The “Non Used” and “Re-injection” concepts refer specifically to the Natural Gas accounting that, as will be examined below, can be separately treated. However, in order to calculate using the TD process, production excludes re-injection of Natural Gas in the wells and the non-used energy (gas flow to the atmosphere or burned in flares during extraction are not accounted for by TD and are treated separately). This equivalence will be shown below when a practical case will be analyzed.

In a simplified way, the Top-Down methodology can be described as follows:

a)                  Calculation of fuels apparent consumption in their natural measurement units;

b)                  Conversion of the apparent consumption to a common energy unit - terajoules(TJ);

c)                  Transformation of the apparent consumption of each fuel to carbon content by multiplying by the specific emission factor of that fuel;

d)                  Calculation of the carbon amount of each fuel destined to non-energy utilization and subtraction of that amount from the carbon of the apparent consumption in order to calculate the real carbon content that can be emitted;

e)                  Correction of this value in order to consider the incomplete combustion, calculating the true carbon quantity that is actually oxidized in the combustion

f)                    Conversion of the oxidized carbon to CO2  emissions.

             In the adopted methodology, the emissions are calculated by multiplying the values - expressed in energy relative to the final use of the energy sources and some transformation – by coefficients adequate to the fuels used in Brazil or default coefficients recommended  IPCC.

 4 - Use of the ben_eec Program in the Ca;culation of Carbon Content

4.1 calculation of Energy Data Using the ben_eec Program

The BEN / MME (49 sectors and 46 accounts) data base supplies data in natural units from 1970 until 2005. These data are annually published and constitute the National Energy Balance presently elaborated by the Energy Research Enterprise – EPE, for the Ministry of Mines and Energy - MME.

The ben_eec program whose operation manual was presented in the Technical Note 3, annex to the Report No1 of the Partnership Contract E&E/MCT, was previously developed by ECEN Consultoria Ltda for the Economy and Energy Organization e&e. This program was already used in several energy planning studies and it is available at http://ecen.com in the previous version. The present version improves the calculation structure and facilitates the data revision.

Using original data expressed in natural units (mass, volume or, in case of aggregations, in ton equivalent petroleum – tep) and coefficients for each energy source and year, the program converts data to energy units (Mcal) using energy/mass or energy/volume coefficients. Presently, the MME used as base the low heat value (LHV) but previously the values were given in high heat value (HHV). These data are used in the conversion of the usual data from the energy source balance that is the ton equivalent petroleum presently defined as:

1 tep = 10.000 Mcal with the energy content measured in LHV values

Previously, BEN/MME used the relationship:

1 tep (old) = 10.800 Mcal with the energy content measured in HHV values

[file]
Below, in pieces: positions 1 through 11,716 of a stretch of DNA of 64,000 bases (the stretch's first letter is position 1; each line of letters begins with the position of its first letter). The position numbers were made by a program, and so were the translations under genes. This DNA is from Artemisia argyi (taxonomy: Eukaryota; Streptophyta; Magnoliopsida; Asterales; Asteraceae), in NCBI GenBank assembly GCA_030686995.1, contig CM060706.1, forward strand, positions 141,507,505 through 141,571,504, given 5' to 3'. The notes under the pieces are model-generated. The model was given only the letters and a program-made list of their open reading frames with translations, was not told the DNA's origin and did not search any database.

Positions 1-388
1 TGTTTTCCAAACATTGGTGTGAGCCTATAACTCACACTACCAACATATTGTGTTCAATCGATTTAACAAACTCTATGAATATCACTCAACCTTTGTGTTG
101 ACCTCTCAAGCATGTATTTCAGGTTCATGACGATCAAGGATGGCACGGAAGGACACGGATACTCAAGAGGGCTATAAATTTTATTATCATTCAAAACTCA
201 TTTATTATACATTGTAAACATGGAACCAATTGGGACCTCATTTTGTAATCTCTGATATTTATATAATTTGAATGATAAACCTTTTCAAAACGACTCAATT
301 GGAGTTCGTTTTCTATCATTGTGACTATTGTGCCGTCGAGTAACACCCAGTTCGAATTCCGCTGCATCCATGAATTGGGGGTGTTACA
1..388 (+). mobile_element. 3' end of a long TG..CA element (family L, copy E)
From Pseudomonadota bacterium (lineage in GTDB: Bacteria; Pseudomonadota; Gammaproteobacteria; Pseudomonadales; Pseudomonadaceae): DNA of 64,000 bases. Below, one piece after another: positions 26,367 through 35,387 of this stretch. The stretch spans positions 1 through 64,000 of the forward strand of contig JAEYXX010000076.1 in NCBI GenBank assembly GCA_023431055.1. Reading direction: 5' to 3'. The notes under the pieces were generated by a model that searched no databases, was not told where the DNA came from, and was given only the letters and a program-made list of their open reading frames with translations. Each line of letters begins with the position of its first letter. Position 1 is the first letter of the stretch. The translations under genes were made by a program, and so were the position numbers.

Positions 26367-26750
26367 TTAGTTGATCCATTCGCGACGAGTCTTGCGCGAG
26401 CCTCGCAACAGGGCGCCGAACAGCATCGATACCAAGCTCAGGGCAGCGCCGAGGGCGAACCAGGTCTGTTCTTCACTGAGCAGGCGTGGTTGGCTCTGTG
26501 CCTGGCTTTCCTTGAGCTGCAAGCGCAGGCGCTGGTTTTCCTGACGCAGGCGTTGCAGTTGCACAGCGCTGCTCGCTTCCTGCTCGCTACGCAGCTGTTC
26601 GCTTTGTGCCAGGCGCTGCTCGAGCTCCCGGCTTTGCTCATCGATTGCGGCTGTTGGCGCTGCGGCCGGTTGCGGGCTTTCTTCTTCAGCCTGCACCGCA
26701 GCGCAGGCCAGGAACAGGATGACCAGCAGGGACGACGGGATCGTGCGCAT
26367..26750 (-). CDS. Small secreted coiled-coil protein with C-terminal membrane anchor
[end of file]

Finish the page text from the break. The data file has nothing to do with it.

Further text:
Furthermore, the adopted equivalence for electricity took into account the quantity of fuel oil necessary for generating electricity. Presently, the conversion is made directly in energy. Thus the following equivalence:

1 kWh=860 kcal=0,086 tep (new)

            Previously, the adopted equivalence was:          

1 kWh was equivalent to 3132 kcal = 0,29 tep (old)

The previous literature (such as reference document concerning the initial inventory of greenhouse effect gases emissions) used old units such energy coefficients relative to HHL and values in tep (old). For this reason, the program supplies to the user results in this unit and in tep (new) and LHV. It should be noted that the LHV and HHV are not equivalent and may have other applications for the user.

The ben_eec program also converts energy to equivalent energy (that takes into account the average relative efficacy of the energy sources in each sector) and in carbon content that is used for calculating emissions and test the coherence based on the conservation of carbon atoms in the  involved chemical reactions in the use of the energy source.

The MME supplies annually the values used in the conversion to tep. This means that the old tep and HHV coefficient values are available until 2002. As these values were subsequently converted to new tep, the new tep and the implicit LHV values are also available for all years. Based on these values of the LHV/HHV ratio for each fuel and extrapolating to the years subsequent to 2002 it is possible to supply data for all the years in the old and new units. For each j fuel and i year, there is a coefficient c(i.j) such that

[Energy in tep] (i,j) = [Quantity in Natural Units] (i,j) × c(i.j)

Furthermore, the r(i,j) = [Energy in new tep](i,j) / [Energy in old tep ](i,j) ratio permits to convert from new tep to old tep and, based on the energy equivalence previously mentioned, it is possible to supply the energy values in Mcal for both the LHV and HHV. This conversions are automatically carried out by the program. Besides that, the ben_eec software permits to construct tables chosen by the user and make several aggregations, including renewable and non-renewable energy that are important regarding emissions accounting.

In Table 4.1 it is illustrated how the program calculates the values in different energy equivalence in the different presentation formats. In this technical not are not shown examples regarding electricity, hydraulic and nuclear energies that are of no interest to the present study since in these cases there is neither carbon content nor emissions directly involved.